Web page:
In the first case, an excitation signal at the nuclear resonance frequency applied to the sample will be absorbed by the latter, whereas in the second case, an excitation signal at said same frequency will give rise to a stimulated emission at the resonance frequency. Sampling windings placed around the first and second solutions will then provide voltages of the same frequency, but of opposite phases. A connection to a differential amplifier will make it possible to form the sum thereof. All the parasitic signals induced in these windings and which have the same phase will be cancelled out.
Such a double effect probe can operate with two different solutions and a single excitation frequency, provided that the absorption spectra of the two solutions are reciprocally displaced in such a way that the single frequency corresponds to the positive polarization for one and to the negative polarization for the other.
However, a double effect probe can also operate with the same solution subdivided into two samples and by applying to said two samples two different frequencies, in order to separately saturate the two sublevels of the paramagnetic substance.
Finally, by an ultimate improvement, the signal supplied by the probe, which is at the nuclear resonance frequency, can be reinjected as an excitation signal for the samples; in a loop arrangement which then functions as an oscillator. This leads to a probe of the spin coupling oscillator type.
The attached FIGS. 1 to 3 illustrate this prior art.
FIG. 1 shows a probe comprising a first bottle 1 having a positive polarization with its low frequency winding 2, a second bottle 3 with negative polarization and with its low frequency winding 4, a single high frequency resonator 5 surrounding the two bottles and a high frequency generator 6 supplying said resonator. The two windings 2 and 4 are connected in series - opposition and are connected to the positive and negative inputs of a differential amplifier 7, whose output is relooped, by means of a level regulator 8, to the low frequency windings, looping taking place across a resistive balancing bridge 9.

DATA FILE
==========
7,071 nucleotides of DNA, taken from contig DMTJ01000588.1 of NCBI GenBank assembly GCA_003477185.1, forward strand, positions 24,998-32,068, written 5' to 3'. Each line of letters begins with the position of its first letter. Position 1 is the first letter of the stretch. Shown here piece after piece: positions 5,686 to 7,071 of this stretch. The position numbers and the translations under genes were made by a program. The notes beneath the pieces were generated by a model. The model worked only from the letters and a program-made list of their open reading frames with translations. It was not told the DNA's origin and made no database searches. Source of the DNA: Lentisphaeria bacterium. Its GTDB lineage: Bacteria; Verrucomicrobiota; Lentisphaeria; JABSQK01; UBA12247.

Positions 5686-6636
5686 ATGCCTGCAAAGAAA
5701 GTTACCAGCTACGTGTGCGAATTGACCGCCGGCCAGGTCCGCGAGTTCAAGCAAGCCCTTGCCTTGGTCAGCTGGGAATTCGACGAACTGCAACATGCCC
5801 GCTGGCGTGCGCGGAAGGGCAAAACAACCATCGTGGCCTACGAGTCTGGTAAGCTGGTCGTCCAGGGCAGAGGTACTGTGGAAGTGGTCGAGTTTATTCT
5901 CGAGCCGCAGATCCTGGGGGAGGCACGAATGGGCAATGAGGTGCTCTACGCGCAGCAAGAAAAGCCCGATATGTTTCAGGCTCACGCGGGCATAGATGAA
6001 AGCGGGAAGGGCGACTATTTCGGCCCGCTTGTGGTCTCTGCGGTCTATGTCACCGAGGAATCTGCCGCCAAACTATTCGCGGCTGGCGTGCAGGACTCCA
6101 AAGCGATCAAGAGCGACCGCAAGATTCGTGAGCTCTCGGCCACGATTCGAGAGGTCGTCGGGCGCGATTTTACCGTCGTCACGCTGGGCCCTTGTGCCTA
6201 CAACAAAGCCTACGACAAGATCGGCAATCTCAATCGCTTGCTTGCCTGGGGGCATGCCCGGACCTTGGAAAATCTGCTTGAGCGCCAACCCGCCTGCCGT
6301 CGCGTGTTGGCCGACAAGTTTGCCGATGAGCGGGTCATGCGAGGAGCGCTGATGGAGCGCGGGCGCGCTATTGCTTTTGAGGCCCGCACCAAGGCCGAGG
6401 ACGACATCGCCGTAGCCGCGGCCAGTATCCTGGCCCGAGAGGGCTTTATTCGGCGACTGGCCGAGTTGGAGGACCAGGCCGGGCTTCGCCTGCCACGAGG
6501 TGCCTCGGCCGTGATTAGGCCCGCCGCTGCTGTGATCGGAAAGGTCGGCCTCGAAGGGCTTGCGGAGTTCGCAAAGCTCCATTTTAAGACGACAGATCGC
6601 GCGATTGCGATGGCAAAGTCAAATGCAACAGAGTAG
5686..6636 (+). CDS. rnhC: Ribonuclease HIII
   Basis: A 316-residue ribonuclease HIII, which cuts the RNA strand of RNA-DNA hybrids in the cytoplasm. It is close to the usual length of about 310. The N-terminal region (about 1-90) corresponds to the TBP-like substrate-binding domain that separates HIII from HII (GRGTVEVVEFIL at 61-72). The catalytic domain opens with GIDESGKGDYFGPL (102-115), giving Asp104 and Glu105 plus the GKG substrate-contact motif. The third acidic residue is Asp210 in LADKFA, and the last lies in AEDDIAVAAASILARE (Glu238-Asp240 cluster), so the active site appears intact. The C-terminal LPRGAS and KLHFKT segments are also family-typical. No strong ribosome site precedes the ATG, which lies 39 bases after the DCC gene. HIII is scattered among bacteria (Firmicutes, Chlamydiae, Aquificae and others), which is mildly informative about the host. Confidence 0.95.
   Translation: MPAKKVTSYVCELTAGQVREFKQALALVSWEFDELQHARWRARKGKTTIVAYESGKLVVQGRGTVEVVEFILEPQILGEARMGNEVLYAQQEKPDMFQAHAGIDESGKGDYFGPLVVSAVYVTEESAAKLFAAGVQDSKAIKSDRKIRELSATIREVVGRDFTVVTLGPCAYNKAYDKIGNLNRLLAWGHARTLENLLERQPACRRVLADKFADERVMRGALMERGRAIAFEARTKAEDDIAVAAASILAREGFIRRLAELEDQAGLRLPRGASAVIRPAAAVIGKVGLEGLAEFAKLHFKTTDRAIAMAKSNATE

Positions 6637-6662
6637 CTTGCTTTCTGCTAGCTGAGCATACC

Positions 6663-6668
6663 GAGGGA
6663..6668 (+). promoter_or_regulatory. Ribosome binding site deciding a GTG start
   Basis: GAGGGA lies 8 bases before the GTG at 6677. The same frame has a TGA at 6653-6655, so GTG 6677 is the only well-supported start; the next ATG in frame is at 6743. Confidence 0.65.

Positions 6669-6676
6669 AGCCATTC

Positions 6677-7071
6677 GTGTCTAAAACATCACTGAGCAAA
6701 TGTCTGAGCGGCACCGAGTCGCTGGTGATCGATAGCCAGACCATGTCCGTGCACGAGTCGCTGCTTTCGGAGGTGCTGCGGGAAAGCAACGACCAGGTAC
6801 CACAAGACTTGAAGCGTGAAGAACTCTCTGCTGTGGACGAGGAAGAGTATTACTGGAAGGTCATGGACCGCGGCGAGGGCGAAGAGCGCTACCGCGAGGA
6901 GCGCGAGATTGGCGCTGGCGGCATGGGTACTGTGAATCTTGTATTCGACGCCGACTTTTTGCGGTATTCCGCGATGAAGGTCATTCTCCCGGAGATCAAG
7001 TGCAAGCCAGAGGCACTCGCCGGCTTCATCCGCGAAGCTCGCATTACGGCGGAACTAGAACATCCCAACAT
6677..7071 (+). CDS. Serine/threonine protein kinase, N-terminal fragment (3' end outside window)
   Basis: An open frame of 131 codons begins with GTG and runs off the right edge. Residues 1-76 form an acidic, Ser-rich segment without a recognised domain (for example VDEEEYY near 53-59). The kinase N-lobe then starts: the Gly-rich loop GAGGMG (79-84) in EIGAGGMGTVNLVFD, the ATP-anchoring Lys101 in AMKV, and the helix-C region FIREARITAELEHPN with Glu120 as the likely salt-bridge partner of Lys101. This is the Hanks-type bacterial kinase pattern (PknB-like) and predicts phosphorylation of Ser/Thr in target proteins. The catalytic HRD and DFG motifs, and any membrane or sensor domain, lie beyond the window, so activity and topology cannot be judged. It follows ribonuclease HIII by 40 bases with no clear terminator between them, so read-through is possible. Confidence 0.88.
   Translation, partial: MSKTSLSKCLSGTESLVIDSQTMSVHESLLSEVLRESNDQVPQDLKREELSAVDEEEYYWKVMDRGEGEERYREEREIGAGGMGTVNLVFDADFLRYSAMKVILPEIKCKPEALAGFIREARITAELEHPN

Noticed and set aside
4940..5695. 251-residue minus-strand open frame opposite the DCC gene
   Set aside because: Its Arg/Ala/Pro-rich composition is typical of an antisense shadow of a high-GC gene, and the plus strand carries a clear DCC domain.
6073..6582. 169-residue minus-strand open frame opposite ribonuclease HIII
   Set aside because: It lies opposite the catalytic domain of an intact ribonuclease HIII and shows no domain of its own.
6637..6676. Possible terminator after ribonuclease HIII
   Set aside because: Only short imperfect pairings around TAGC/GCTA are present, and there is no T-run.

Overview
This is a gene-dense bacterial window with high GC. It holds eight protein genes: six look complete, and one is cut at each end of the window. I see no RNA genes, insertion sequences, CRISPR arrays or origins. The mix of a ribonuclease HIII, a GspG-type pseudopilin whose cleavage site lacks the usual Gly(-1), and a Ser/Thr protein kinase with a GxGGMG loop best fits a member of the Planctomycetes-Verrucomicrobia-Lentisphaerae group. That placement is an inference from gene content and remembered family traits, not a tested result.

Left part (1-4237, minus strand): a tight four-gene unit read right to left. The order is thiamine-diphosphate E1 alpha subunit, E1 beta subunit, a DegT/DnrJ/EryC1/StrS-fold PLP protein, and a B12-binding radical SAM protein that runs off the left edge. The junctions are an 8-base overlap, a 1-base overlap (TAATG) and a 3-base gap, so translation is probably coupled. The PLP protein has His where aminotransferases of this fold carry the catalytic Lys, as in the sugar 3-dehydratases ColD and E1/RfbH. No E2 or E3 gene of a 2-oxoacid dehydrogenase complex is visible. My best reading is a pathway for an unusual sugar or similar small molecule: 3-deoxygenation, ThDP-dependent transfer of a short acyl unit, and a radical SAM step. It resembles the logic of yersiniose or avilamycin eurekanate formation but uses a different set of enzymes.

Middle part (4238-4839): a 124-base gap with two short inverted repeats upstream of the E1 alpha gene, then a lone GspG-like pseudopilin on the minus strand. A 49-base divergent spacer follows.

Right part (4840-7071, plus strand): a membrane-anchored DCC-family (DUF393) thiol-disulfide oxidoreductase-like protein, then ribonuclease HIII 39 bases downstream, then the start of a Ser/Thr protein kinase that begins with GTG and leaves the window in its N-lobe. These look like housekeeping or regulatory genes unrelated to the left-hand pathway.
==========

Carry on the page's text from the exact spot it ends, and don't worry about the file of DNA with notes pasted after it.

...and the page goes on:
The frequency of the signal supplied by such an oscillator is equal to the nuclear resonance frequency, which is directly proportional to the ambient magnetic field, the proportionality factor being equal to the gyromagnetic ratio of the atomic nuclei.
FIG. 2 shows two nuclear signals SN obtained by two different solutions A and B as a function of the high frequency F. For a M/1000 deuterated TANO N15 solution in dimethoxane (DME) with 8% water (solution A), there is a first transition at 57.60 MHz and a second transition at 58.90 MHz. For the same radical dissolved in methanol (solution B), 58.90 MHz is obtained for the first transition and 60.50 MHz for the second.